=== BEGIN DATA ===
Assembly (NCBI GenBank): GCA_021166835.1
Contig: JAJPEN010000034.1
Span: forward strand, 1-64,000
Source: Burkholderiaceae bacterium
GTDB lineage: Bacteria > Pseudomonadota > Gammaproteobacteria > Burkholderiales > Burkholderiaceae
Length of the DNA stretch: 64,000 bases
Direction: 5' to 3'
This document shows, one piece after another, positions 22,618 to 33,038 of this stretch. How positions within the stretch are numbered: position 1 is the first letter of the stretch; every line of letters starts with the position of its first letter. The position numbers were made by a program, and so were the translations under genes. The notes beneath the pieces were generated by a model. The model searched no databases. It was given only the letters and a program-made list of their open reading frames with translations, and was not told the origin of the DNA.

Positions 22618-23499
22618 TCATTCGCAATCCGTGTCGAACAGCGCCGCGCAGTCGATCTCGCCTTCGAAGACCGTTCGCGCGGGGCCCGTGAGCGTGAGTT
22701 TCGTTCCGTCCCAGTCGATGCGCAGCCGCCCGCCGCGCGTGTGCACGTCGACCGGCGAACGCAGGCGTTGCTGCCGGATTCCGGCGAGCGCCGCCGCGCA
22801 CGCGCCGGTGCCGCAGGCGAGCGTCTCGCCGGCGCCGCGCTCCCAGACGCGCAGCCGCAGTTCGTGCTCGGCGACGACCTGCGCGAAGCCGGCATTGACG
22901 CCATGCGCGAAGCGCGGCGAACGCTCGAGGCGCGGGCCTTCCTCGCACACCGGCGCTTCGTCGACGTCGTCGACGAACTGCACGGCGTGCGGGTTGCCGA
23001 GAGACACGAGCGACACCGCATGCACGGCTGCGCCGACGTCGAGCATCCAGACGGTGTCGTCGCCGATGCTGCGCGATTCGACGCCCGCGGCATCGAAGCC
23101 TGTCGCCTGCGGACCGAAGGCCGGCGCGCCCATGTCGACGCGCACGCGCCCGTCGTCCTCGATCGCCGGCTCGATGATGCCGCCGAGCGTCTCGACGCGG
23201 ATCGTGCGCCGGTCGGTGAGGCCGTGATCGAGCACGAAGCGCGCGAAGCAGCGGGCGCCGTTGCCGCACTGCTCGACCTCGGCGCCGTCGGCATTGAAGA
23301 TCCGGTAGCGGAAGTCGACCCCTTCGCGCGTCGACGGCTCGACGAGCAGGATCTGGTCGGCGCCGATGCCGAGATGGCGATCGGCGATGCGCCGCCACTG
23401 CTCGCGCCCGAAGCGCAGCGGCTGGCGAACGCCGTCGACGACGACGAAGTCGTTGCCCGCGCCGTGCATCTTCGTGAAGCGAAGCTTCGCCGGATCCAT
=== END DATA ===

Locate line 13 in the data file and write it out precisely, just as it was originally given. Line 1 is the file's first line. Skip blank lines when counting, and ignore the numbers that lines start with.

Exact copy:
22901 CCATGCGCGAAGCGCGGCGAACGCTCGAGGCGCGGGCCTTCCTCGCACACCGGCGCTTCGTCGACGTCGTCGACGAACTGCACGGCGTGCGGGTTGCCGA